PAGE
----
Erica Peplinski-Burge, Spanish teacher, Angell, Bach, Burns Park, Lakewood, and Pattengill 4th & 5th graders

Erica Peplinski-Burge, the 4th and 5th grade Spanish teacher at five AAPS elementary schools, has been named the Michigan World Language Teacher of the Year by the MIWLA Executive Board.

The Michigan World Language Association is a professional organization for world language educators and others interested in world language education.

“Erica’s dedication to her students and enthusiasm for teaching Spanish is extraordinary,” said Marci Harris, AAPS World Language District Coordinator. “She has been a gift to her elementary students.”

Peplinski-Burge will represent the state of Michigan at the Regional Conference, Central States Conference for the Teaching of Foreign Languages virtually in March, and could go on to the national conference next fall.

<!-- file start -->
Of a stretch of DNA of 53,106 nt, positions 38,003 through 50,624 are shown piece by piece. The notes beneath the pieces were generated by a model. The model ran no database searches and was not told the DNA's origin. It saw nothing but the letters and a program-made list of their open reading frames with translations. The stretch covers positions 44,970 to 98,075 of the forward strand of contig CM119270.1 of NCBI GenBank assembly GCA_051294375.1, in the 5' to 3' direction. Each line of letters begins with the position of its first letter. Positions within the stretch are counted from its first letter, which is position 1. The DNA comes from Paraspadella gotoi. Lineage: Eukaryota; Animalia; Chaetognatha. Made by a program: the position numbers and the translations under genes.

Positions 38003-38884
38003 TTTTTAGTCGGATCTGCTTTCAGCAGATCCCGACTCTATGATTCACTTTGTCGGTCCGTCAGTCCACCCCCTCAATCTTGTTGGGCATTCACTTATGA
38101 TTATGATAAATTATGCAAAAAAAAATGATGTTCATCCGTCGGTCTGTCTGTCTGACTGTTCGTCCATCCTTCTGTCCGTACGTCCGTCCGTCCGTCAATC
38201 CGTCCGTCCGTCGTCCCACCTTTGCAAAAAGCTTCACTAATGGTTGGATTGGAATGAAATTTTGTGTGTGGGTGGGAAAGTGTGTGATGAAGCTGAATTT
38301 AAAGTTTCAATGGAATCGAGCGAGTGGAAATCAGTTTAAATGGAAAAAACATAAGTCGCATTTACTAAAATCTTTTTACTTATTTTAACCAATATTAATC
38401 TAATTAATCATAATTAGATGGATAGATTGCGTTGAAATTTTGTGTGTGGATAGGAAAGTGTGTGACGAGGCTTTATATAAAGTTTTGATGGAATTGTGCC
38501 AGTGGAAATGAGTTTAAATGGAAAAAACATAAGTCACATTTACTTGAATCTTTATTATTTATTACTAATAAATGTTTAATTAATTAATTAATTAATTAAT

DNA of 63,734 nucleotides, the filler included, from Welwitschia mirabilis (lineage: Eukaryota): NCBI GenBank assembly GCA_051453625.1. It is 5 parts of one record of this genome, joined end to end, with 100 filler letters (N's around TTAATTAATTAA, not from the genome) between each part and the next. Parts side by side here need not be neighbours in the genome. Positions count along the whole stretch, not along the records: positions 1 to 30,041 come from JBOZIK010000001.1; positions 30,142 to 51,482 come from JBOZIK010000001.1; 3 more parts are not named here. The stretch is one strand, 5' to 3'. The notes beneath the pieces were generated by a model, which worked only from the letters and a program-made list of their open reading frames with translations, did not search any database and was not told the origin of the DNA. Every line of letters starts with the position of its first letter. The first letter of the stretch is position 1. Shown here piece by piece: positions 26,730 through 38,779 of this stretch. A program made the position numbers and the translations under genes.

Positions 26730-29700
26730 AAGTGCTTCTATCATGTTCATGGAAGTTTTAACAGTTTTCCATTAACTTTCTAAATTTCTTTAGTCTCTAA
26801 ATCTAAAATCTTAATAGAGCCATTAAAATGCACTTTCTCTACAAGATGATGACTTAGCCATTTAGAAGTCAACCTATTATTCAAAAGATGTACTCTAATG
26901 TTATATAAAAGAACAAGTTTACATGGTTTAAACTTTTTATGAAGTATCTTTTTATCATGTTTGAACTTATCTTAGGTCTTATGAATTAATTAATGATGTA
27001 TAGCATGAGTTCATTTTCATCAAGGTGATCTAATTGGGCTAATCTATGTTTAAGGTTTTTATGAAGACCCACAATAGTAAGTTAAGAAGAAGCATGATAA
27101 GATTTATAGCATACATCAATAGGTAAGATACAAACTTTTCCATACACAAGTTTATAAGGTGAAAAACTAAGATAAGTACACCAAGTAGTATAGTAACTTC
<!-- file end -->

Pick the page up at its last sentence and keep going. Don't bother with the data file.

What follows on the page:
She has taught every grade from Kindergarten to 8th grade, and currently is in her second year teaching elementary Spanish in AAPS.

Born in Flint, Peplinski-Burge moved several times when growing up, eventually settling in Canton in middle school.  While she and her younger sister were growing up, their mother managed a Wickes Lumber and their father drove a UPS truck while going to college to become a systems analyst.  Although her first official job was working in a Borders bookstore, she also worked as a babysitter, camp counselor, and as a nanny and campus daycare worker in college. She earned her bachelor’s degree from Eastern Michigan University with certifications in Spanish and science, and a Masters in the Art of Teaching from Marygrove College, in addition to 30+ additional credit hours in Spanish and Neuroscience.

Peplinski-Burge’s teaching career began in Saline 16 years ago, where she taught a variety of language and STEM classes she says helped her understand the changes, connections and growth that is possible for students throughout their school career.